Preparing to Use Home Equity to Finance a Second Home

Blog posted On December 10, 2020

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With record low mortgage rates and reduced costs spent on commuting and dining out, somehome  buyers have been able to save thousands of dollars for a down payment. And with home equity on the rise, if you are a homeowner, you could save thousands more by using your first home to help finance your second.

Understand home equity

A common way that many homeowners finance a second home is by tapping into the home equity in their primary home. Home equity is the amount of interest you have in your home. To calculate your home equity, you would need to determine the current market value of your home and subtract the amount of money left on your loan. In order to use your home equity to finance a second home, you need to have a substantial percentage of your home paid off. Most lenders allow you to access your home equity as long as your loan-to-value (LTV) ratio does not exceed 80% to 85% – though the maximum LTV will vary per lender and borrower.

This amount of equity that you can withdraw from your home to use for other investments is called tappable home equity. As home prices continue to rise, so does home equity, making the current market a great opportunity to buy a second home. Black Knight reported that Americans’ total tappable home equity rose to a record $6.5 trillion earlier this year. $38.7 billion of this equity was withdrawn by homeowners through cash-out refinances.

Apply for a cash-out refinance

A cash-out refinance is a great way to lower the interest rates on your current mortgage and finance the down payment for your second mortgage. When you withdraw your equity in the form of a cash-out refinance, you replace your current mortgage with a new, larger loan so that you can take out the difference in cash. For example, if your home is valued at $350,000 and your current mortgage balance is $250,000, you have $100,000 in home equity. With a cash-out refinance, you can make a new home loan higher than your previous balance of $250,000, but normally it will not be able to exceed 80% of your home’s value. Therefore, your new loan would be a maximum of $280,000, giving you $30,000 in cash.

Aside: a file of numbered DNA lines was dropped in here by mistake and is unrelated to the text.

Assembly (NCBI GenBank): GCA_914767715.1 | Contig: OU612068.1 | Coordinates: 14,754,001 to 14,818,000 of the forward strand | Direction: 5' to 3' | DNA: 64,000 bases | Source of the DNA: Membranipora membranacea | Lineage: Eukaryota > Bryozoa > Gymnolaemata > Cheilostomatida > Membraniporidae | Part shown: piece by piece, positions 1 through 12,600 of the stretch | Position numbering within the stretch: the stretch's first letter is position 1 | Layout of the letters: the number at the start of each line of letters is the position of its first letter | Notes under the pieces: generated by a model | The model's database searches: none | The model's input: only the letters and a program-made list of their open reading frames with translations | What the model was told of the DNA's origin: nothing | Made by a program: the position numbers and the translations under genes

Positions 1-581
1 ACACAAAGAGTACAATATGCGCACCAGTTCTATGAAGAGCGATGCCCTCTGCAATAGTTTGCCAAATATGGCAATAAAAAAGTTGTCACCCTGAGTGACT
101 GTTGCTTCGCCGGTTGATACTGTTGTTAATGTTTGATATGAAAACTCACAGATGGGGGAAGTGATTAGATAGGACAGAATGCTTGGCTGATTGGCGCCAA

Explain the purpose of a second home

Typically, your lender will ask you to classify your second home as either a vacation home or an investment property. This is because there are often different rates and requirements for each. A vacation home is a home that you will live in for part of the year and have for personal use. Though short-term rentals are normally permitted, you cannot use a property management company to control the rentals. Furthermore, to classify a second home as a vacation home, it will need to be a certain distance away from your primary residence.

An investment property is a home that you will be purchasing specifically for the purpose of long-term rentals or upgrading and reselling. If you are renting out to people long term, you will either have to act as the landlord or hire out a rental management company.

Prepare for added costs

Whether buying a house for rentals or vacation purposes, you will likely face added costs. If your home is in an area by the water, then you might spend more on homeowner’s insurance. Plus, you will need to budget for maintenance of your second home – whether that means hiring a lawn service, repairing a roof, or raking leaves. The monthly utility bills will also need to be factored into your budget – electricity, water, gas, etc. Lastly, remember that the taxes on your property will increase the overall cost.

Investing in a second home can be a great way to get a change of scenery and diversify your financial portfolio as well. As many people are looking for opportunities to escape the cities and more populated areas due to coronavirus concerns, a second home could be a popular rental property or just a nice escape from home. If you have any questions about investing in a second home, please let us know.


Sources: Forbes, HousingWire,